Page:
Under second-year coach Tom Allen, the Hoosiers got off to a 3-0 start but have lost four of their five Big Ten games, with the only victory over lowly Rutgers. Indiana has been competitive — leading both Ohio State and Penn State before losing.
Player to watch
Hoosiers QB Peyton Ramsey, pictured, hasn’t been spectacular, but the third-year sophomore has been consistent. He has thrown 13 touchdowns against eight interceptions. Ramsey showed his potential with a 322-yard, three-TD performance against Ohio State.
Gophers offense vs. Hoosiers defense
Though the Gophers haven’t said if injured true freshman Zack Annexstad or redshirt freshman Tanner Morgan will start at QB, don’t be surprised if Morgan gets the nod. He passed for 214 yards and led three second-half TD drives against Nebraska. Advantage: Gophers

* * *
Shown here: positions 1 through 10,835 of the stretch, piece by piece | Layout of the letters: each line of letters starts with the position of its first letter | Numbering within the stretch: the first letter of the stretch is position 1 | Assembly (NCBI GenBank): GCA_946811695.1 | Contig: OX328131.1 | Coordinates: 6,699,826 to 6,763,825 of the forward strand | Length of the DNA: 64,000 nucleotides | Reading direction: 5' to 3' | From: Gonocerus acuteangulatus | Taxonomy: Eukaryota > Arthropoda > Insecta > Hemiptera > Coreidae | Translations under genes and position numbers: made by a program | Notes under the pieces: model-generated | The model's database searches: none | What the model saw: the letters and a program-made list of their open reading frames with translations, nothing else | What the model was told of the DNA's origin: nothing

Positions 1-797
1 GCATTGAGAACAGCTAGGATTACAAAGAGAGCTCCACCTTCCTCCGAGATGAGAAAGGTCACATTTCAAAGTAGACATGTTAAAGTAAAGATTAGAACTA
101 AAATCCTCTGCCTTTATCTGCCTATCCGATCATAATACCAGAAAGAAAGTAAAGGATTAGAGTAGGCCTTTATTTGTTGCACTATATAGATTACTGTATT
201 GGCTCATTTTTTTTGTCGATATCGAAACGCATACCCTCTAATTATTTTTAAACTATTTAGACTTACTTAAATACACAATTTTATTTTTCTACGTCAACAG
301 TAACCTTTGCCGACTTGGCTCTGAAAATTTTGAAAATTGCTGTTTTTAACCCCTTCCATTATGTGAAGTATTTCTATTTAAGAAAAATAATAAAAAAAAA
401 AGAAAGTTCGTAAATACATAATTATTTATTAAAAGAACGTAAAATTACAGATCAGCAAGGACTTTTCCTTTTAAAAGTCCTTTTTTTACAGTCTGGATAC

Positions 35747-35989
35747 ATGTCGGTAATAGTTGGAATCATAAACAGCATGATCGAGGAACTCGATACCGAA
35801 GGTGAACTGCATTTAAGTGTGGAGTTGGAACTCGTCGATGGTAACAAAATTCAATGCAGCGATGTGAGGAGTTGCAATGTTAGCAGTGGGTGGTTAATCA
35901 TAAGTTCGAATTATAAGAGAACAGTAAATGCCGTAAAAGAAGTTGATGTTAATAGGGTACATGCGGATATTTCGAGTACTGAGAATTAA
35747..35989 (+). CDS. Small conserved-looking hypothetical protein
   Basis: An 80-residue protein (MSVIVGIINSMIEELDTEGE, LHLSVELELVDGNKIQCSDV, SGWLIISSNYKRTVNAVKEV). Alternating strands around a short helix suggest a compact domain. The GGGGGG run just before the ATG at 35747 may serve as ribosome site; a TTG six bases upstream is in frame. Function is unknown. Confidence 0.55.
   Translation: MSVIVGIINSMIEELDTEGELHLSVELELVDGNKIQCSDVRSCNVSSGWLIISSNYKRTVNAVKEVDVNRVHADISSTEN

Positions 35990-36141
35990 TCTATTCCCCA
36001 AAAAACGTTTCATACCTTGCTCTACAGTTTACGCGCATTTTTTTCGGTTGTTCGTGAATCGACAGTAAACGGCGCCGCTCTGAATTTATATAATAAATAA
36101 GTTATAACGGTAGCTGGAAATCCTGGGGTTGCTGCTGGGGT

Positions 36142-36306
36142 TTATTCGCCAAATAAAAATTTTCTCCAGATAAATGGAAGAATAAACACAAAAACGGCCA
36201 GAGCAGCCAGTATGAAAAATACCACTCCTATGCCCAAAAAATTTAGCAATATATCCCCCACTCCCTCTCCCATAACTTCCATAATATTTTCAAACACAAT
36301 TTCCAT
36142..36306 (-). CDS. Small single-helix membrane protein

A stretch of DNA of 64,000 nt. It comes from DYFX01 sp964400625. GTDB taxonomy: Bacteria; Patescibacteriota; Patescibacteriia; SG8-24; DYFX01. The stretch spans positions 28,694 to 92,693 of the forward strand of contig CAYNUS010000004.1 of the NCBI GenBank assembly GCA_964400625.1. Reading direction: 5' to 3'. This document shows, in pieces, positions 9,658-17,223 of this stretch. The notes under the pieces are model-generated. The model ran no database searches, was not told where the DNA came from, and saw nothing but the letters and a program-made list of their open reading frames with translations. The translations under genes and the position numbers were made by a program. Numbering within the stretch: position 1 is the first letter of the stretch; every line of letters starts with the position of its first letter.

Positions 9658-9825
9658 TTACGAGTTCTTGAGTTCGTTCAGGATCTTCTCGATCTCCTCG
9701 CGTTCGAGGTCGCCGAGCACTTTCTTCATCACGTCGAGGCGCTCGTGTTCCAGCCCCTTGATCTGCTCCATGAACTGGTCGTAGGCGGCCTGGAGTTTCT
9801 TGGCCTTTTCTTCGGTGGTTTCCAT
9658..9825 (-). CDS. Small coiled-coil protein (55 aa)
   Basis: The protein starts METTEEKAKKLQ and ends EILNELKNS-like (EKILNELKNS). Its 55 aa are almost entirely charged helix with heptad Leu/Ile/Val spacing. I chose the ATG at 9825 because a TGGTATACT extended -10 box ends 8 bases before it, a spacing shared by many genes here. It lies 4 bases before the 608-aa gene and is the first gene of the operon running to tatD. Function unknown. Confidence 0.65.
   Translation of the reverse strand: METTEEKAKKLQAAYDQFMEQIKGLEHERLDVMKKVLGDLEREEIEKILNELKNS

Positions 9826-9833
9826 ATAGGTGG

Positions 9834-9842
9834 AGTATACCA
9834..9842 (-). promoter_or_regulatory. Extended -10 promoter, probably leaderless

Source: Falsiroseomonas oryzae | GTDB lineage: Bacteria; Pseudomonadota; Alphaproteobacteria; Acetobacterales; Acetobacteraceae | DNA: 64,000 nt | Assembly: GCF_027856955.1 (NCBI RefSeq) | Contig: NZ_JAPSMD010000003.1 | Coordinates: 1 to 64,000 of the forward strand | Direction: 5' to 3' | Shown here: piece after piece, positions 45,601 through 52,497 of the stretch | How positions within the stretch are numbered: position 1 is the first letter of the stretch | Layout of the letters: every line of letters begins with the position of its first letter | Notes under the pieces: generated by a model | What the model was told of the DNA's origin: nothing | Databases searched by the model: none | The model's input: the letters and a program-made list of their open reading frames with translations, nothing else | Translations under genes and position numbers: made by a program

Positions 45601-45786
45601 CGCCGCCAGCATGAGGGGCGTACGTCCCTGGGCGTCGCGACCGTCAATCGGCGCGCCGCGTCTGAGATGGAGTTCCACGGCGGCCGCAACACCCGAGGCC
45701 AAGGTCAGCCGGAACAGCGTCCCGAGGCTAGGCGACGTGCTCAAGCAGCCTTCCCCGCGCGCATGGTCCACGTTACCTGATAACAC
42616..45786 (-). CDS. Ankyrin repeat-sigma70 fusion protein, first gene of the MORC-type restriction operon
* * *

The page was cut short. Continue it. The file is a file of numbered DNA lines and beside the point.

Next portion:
Gophers defense vs. Hoosiers offense
Indiana is averaging 23 points per game in Big Ten play, and look for that to increase against a Gophers team that is allowing 43.3 points and 503.8 yards in league games. Advantage: Indiana
Behind Jacob Herbers and the coverage unit, the Gophers rank second in the Big Ten in net punting (41.3 yards), and Emmit Carpenter is 8-for-11 on field goals. Hoosiers kicker Logan Justus is 8-for-10 but hasn’t made a kick past 44 yards. Advantage: Gophers
The Hoosiers’ most likely path to bowl eligibility includes wins over the Gophers and Maryland, so they have that carrot dangling in front of them. For the Gophers, just getting into the W column in Big Ten play is the goal. Advantage: Indiana
Until the Gophers defense shows it can at least slow a Big Ten opponent, it’s difficult to pick them to win.